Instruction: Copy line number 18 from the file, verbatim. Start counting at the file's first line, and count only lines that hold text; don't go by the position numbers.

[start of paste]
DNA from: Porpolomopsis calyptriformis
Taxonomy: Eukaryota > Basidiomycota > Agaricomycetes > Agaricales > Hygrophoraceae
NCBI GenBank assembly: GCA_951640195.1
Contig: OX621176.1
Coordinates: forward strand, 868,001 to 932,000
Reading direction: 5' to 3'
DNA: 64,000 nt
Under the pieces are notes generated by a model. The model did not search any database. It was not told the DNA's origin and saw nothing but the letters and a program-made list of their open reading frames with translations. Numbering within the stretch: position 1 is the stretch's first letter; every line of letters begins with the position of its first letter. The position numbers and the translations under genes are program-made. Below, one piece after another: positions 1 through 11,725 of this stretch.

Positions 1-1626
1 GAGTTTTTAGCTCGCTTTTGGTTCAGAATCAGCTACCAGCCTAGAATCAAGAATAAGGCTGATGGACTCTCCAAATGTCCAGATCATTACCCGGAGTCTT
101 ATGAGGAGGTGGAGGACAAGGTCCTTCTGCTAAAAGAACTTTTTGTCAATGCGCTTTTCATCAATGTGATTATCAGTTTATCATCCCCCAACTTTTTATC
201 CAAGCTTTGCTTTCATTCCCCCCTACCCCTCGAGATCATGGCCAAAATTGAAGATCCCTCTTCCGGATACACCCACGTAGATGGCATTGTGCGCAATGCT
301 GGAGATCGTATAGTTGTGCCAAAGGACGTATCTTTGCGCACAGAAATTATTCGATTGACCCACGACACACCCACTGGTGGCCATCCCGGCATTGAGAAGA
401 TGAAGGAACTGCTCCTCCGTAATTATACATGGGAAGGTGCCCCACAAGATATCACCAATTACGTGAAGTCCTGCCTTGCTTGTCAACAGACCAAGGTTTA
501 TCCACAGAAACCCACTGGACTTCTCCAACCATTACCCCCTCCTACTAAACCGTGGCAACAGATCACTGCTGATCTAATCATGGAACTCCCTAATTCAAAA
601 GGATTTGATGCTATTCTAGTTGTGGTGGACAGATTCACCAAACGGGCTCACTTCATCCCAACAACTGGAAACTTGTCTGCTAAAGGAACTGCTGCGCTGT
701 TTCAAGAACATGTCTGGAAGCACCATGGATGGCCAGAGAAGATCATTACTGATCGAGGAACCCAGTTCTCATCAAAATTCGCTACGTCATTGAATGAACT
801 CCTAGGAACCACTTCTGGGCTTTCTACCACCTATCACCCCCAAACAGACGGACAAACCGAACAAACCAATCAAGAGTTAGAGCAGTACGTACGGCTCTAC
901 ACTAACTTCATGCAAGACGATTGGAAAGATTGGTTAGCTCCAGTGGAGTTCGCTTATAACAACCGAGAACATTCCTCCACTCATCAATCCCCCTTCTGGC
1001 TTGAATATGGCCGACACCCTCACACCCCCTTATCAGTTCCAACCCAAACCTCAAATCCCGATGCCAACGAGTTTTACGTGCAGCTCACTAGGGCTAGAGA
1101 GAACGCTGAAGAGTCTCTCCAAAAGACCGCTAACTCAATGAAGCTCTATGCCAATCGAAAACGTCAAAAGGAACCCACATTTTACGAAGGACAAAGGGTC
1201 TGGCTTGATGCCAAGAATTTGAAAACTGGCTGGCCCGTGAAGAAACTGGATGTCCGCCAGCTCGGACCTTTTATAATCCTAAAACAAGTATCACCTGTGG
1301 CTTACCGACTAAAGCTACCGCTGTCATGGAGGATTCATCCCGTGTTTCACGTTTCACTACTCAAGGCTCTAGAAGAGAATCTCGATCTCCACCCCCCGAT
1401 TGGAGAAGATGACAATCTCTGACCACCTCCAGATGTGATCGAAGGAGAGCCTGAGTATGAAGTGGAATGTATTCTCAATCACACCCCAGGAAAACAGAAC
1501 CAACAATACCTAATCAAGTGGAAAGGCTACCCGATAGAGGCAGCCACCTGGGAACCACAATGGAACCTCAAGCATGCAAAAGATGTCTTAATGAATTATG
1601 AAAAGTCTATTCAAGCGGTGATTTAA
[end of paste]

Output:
801 CCTAGGAACCACTTCTGGGCTTTCTACCACCTATCACCCCCAAACAGACGGACAAACCGAACAAACCAATCAAGAGTTAGAGCAGTACGTACGGCTCTAC